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What's All the Buzz about Swiss Trust Companies?

Updated on November 18, 2010

Switzerland as a Financial Center

Switzerland is consistently ranked as having one of the most competitive economies in the world. This tiny landlocked country with a population of less than 8 million has been successfully competing in favor of Direct Foreign Investment for seemingly countless years. With a long standing history of neutrality – it has not been in a state of war since 1815 – an iconic banking infrastructure has been developed. Even through the recent global economic crisis not one Swiss bank approached failure. There can be little doubt that the stability of the Swiss banking system and its financial institutions have contributed mightily to this country’s success. Controversies aside, the Swiss have become the world’s banker with a standing estimate that one third of all current wealth resides here.

Swiss Trust Companies Defined

In a major financial center like Switzerland quality corporate structures that provide business owners and investors appropriate benefits and protection are a necessity. For the last 15 years, none have gained more popularity than the celebrated Swiss Trust Company. It may also be said that no other business entity is more misunderstood.

A Swiss Trust Company is not a bank or an asset protection trust but a privileged corporate entity with exceptional capabilities. Owning a Swiss Trust Company offers the opportunity to open new avenues of profit with a European beachhead, protect sensitive business dealings from competitors by enhancing privacy or provide both corporate and personal asset protection for ownership from frivolous lawsuits. In today's world, successful entrepreneurs frequently find that their business and personal interests are intertwined. The current turbulent economic times often see these individuals looking to Switzerland not for tax reasons, but to secure a nest egg far away from contemporary fiscal struggles and political uncertainty. Further, the litigation explosion in the United States has forced professionals and small business owners to focus on strategies to protect their accumulated assets. Asset protection is of vital importance since there is simply no greater threat to wealth. Therefore, a properly structured Swiss Trust Company with the assistance of an accomplished administrative firm has become the vehicle of choice to implement the 3 P strategies – Profit, Privacy and Protection.

Sample Authorities of a Swiss Trust Company

A Swiss Trust Company is working corporate entity and unlike an asset protection trust; it is able to offer a broad range of financial services to its shareholders, related subsidiaries and clients. This may also result in it being an effective alternative to captive bank ownership because it is much less expensive and time consuming.

The following business activities are authorized:

• The power to loan money.

• The power to open any bank accounts, including trust and escrow accounts in any bank domiciled in the United States and/ or any bank domiciled in any international location.

• The power to offer and service a complete range of world wide fiduciary services.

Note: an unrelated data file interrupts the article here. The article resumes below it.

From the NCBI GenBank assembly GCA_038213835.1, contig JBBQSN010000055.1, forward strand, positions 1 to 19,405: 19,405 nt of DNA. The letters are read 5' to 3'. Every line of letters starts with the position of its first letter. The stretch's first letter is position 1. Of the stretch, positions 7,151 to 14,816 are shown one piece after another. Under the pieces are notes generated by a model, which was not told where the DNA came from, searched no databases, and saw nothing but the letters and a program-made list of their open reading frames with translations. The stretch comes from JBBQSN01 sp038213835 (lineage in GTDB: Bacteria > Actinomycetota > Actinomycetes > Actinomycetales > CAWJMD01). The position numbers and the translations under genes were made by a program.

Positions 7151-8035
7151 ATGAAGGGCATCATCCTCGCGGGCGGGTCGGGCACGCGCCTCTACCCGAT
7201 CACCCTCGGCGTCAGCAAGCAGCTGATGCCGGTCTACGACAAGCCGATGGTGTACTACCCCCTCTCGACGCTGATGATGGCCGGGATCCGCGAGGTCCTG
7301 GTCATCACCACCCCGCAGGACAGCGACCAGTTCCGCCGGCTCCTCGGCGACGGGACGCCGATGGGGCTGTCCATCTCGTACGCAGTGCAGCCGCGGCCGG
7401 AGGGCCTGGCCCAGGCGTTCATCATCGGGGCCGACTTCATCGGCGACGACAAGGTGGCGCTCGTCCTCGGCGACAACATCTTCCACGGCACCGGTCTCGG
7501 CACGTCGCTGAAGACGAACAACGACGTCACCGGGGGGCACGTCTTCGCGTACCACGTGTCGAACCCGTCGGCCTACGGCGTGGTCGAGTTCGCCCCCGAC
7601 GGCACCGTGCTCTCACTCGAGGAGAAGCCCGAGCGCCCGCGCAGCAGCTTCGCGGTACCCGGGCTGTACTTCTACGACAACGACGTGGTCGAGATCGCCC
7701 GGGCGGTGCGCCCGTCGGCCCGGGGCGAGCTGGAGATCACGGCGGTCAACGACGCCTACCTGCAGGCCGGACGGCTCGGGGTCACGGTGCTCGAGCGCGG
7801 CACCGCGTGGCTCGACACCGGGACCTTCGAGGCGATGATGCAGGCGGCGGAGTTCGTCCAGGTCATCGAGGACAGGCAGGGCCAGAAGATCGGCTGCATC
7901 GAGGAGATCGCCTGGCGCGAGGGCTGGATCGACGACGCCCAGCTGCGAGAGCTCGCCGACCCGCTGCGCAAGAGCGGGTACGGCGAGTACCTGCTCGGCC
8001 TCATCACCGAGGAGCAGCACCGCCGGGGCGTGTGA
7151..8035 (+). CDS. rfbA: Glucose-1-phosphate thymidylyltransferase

• The power to participate in life insurance fixed or variable annuity or life settlement policy, credit insurance.

• The power to acquire, develop, hold, sell, trade, exchange, dispose, mortgage of real property, precious metals, natural resources.

• It may engage in the general leasing business, franchising, money funds, mutual funds, formation of general limited partnerships, real estate investment trust.

• Acts as a holding company for banks, savings and loans, insurance companies small business investments corporations and stock brokerage firms.

• The Power of Trustee

• The Power to Act as Investment Advisor

• The Power to Sell Annuities


One major drawback to acquiring ownership of a Trust Company in Switzerland is expense. The cost range of Swiss Trust Companies is $55,000 to $250,000. This required initial investment outlay varies according the age of the structure. As a rule of thumb, the older Trust Companies are more appropriate for business owners who wish to make it a working Non-Banking Financial entity. The age assists with establishing corresponding banking relationships, going public with an IPO or acquiring a SWIFT membership. In all of these cases the older the better. If the individual, however, is looking to benefit from owning a Swiss Trust Company solely for asset protection a younger company would be more appropriate and thus require a smaller investment.


Switzerland is universally recognized as a premier financial center. A number of factors contribute to this relatively small nation’s ability to compete on the global scale:

• Social peace and political stability

• A leading economy with currency and price stability

• Highly professional international banks that focus on privacy

• First-rate infrastructure

• High productivity combined with high product and service quality

• First-class and world-renowned universities and technical institutes

Should the strategy of owning a Swiss Trust Company be intriguing to you and a possible fit to your needs, the use of good business sense will go a long way. Implementation of a captive strategy is not the place to attempt to do something on the cheap. If you take ownership of a Trust Company that is too young or incorrectly registered the tactic will not work and will be a waste of money. This is one area where the experience really does pay dividends.


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